We March Against England: Operation Sea Lion, 1940-41
Reviewed by Kevin Rolko
First off, every book written by Robert Forczyk deserves a rightful place on the list of recommended reading for WW2 aficionados because of his unique ability to provide the reader with new outlooks. Correspondingly, Forczyk in We march against England questions the standard orthodoxy (as he calls it) of the RAF and Royal Navy being the only factors preventing Germany from invading Britain in 1940, an operation codenamed Sea Lion by the Germans. Rather, the author depicts the Battle of Britain as one of many elements of a strategically unfocused German campaign to subdue Britain. According to Forczyk, the postponement of Operation Sea Lion was an opportunistic move by Hitler because he was indecisive for a couple of reasons and thus took the easiest way out.
Forczyk dedicates the majority of the book´s twelve chapters to a sober-minded and impartial examination of both Germany´s and Britain´s capabilities and limitations in view of a German seaborne landing in Southern England from 1940 onwards. The author also provides chapters with some speculations on how Operation Sea Lion would have turned out, had it not been postponed and then cancelled. I found the arguments presented well balanced and sound. But of course, there is room for differing opinions when it comes to alternative history. Along those lines, a possible German invasion of the Isle of Wight is discussed in a separate chapter. An additional chapter unravels hidden benefits of a German program to develop amphibious landing capabilities.
The paperback version of the book under review here is 368 pages long and contains a number of well-designed maps complemented by lots of informative tables and pictures. An appendix shows a detailed Order of Battle for both German and British forces (as of September 1940) which comes in handy for wargamers. Forczyk describes the German landing plan with allocated forces of each branch, as well as the corresponding British dispositions, in great detail. This allows wargamers to create themed forces and scenarios for land battles, e.g. for the Bolt Action campaign books Operation Sea Lion and Operation Gigant. In addition, players of naval and aerial game systems get their money’s worth because these branches are the main subject of the capabilities analysis (for both Germany and Britain). The chapter on the hidden benefits of German amphibious landing capabilities gained during the preparation for Operation Sea Lion provides context not only for WW2 wargamers but also for Weird War settings involving German amphibious operations.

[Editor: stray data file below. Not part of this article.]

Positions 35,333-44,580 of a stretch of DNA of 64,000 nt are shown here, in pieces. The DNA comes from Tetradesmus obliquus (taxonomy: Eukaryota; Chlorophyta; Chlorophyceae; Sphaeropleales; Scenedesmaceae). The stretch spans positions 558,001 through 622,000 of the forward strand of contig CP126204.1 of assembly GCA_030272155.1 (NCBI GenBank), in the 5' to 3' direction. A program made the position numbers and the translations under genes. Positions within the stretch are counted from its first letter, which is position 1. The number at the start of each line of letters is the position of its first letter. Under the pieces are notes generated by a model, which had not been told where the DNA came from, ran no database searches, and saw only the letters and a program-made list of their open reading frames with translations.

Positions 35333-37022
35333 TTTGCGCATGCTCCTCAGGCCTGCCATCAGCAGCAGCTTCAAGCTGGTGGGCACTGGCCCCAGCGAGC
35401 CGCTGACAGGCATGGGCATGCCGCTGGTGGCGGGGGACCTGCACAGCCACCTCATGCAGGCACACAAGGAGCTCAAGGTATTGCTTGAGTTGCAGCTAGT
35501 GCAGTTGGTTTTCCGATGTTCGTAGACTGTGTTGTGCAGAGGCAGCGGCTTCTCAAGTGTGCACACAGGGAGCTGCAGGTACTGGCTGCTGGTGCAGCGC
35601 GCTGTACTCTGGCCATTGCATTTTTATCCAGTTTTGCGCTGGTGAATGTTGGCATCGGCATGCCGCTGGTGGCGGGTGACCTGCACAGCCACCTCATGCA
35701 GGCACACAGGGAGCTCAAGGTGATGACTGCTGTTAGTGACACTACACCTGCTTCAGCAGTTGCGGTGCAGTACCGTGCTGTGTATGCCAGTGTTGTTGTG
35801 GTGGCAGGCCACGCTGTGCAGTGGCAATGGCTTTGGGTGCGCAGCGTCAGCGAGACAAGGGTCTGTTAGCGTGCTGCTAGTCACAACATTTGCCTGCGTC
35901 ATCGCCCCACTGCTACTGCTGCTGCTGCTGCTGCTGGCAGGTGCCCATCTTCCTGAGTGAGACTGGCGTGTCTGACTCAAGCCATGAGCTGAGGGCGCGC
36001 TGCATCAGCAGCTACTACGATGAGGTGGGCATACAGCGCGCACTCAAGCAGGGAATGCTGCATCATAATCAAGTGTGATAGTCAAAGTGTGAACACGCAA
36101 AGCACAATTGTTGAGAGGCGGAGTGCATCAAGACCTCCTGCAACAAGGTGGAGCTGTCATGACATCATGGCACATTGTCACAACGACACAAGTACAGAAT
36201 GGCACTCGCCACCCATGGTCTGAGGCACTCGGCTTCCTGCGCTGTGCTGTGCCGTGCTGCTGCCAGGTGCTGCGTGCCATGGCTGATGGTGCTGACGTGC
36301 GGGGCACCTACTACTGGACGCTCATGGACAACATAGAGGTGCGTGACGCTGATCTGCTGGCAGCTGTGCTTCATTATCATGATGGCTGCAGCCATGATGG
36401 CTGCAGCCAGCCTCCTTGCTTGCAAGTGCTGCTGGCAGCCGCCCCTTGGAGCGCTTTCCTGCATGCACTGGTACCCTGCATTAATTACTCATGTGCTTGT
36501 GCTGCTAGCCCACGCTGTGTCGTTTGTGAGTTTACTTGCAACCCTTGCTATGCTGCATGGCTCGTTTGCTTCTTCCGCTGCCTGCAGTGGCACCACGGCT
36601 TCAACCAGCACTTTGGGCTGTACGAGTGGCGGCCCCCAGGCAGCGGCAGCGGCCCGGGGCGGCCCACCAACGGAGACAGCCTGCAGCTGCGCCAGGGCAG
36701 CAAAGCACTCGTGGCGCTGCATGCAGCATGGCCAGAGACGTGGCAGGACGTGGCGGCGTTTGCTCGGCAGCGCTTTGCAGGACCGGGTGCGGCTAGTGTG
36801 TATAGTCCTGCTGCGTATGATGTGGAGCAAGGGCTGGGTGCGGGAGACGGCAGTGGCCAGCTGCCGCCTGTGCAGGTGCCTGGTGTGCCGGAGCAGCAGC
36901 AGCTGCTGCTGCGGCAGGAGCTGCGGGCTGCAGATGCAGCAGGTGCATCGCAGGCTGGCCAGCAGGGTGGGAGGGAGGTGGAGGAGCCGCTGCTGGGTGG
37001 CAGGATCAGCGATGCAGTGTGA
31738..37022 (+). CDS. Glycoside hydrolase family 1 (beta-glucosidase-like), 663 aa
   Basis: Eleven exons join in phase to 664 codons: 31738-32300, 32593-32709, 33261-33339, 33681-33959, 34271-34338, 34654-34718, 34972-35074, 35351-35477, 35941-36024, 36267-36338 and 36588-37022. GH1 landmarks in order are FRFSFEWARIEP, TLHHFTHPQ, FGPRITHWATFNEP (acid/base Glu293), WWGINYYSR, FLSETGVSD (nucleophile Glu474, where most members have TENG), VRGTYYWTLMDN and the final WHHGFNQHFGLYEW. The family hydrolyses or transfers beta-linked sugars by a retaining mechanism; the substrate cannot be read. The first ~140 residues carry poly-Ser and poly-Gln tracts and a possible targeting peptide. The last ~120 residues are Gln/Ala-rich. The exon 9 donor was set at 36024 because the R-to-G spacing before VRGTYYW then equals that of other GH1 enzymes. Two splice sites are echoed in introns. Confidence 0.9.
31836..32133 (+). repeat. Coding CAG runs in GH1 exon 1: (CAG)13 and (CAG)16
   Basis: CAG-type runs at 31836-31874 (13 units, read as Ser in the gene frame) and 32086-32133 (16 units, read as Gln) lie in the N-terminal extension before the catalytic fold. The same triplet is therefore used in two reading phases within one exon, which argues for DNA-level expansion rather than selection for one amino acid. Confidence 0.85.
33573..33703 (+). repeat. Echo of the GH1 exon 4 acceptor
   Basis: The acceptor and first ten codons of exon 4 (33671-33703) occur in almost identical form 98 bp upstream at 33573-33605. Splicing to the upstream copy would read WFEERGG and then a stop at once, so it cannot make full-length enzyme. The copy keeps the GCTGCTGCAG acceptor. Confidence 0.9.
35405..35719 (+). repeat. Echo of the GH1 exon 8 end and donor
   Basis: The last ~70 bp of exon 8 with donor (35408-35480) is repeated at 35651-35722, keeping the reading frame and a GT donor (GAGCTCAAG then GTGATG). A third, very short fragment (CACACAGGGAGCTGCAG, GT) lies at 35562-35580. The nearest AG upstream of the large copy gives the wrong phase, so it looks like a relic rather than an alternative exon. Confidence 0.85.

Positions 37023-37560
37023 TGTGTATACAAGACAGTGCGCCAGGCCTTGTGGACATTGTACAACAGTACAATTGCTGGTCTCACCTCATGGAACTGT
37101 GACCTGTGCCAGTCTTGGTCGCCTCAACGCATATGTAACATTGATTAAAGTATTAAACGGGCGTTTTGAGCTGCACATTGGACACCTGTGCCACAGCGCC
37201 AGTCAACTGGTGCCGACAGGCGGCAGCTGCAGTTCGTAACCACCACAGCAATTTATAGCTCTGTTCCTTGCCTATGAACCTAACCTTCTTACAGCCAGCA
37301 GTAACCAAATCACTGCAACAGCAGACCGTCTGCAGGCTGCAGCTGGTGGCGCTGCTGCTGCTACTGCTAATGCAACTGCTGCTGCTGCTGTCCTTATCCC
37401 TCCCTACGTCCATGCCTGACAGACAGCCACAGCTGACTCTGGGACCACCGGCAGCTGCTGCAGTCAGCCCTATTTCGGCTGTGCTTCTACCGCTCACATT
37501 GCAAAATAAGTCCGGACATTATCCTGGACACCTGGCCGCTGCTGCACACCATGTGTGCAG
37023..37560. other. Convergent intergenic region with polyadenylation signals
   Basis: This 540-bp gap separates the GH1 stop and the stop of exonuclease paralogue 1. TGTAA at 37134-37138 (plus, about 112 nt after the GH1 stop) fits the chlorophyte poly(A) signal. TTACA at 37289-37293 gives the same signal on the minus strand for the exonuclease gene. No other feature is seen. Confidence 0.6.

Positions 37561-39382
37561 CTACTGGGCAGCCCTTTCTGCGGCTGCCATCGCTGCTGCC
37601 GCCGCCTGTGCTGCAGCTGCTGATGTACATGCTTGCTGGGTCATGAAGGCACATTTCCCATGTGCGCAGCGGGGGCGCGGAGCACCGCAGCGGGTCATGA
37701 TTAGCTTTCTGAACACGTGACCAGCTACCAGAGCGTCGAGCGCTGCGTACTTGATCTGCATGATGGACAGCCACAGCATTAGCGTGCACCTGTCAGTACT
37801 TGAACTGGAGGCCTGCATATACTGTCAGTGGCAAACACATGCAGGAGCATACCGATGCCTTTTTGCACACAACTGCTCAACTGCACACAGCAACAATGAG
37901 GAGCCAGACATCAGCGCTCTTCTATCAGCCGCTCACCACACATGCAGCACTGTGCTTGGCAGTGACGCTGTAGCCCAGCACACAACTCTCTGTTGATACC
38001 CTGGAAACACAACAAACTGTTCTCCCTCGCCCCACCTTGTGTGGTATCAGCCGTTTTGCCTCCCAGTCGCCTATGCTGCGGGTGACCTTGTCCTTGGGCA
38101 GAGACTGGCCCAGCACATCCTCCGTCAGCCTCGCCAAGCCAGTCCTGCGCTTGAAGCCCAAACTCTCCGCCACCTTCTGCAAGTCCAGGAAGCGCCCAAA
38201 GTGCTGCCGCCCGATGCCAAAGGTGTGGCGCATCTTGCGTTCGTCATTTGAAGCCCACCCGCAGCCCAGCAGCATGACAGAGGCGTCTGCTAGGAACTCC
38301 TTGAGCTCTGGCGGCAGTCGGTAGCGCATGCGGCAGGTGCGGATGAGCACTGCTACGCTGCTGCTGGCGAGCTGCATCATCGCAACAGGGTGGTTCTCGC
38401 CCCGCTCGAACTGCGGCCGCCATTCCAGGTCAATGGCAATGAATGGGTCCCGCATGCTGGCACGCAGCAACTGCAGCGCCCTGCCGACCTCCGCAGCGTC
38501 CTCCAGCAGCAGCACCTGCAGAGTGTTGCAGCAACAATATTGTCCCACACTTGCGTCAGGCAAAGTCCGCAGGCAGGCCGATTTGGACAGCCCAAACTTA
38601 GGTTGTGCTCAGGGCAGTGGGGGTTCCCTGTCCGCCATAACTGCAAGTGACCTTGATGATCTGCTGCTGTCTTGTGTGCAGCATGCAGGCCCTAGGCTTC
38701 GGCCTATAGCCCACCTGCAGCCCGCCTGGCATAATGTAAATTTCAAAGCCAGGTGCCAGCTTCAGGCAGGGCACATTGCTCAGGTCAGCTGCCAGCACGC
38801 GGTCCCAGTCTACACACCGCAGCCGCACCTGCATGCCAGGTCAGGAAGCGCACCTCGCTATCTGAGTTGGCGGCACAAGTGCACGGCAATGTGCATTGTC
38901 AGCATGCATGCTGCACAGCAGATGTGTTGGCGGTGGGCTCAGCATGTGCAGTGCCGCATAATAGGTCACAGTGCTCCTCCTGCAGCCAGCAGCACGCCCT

In conclusion, on a point scale from one to ten the book is awarded a well-deserved nine points. On the one hand some minor imbalances and contradictions can be found in the chapters on the capabilities analysis; on the other hand wargamers are provided with a host of useful background information and inspiration for setting up exciting games and forces. On a side note, I was not legally allowed to read the book in public in Germany without masking the three swastikas on the book cover but that does not keep me from recommending the book!
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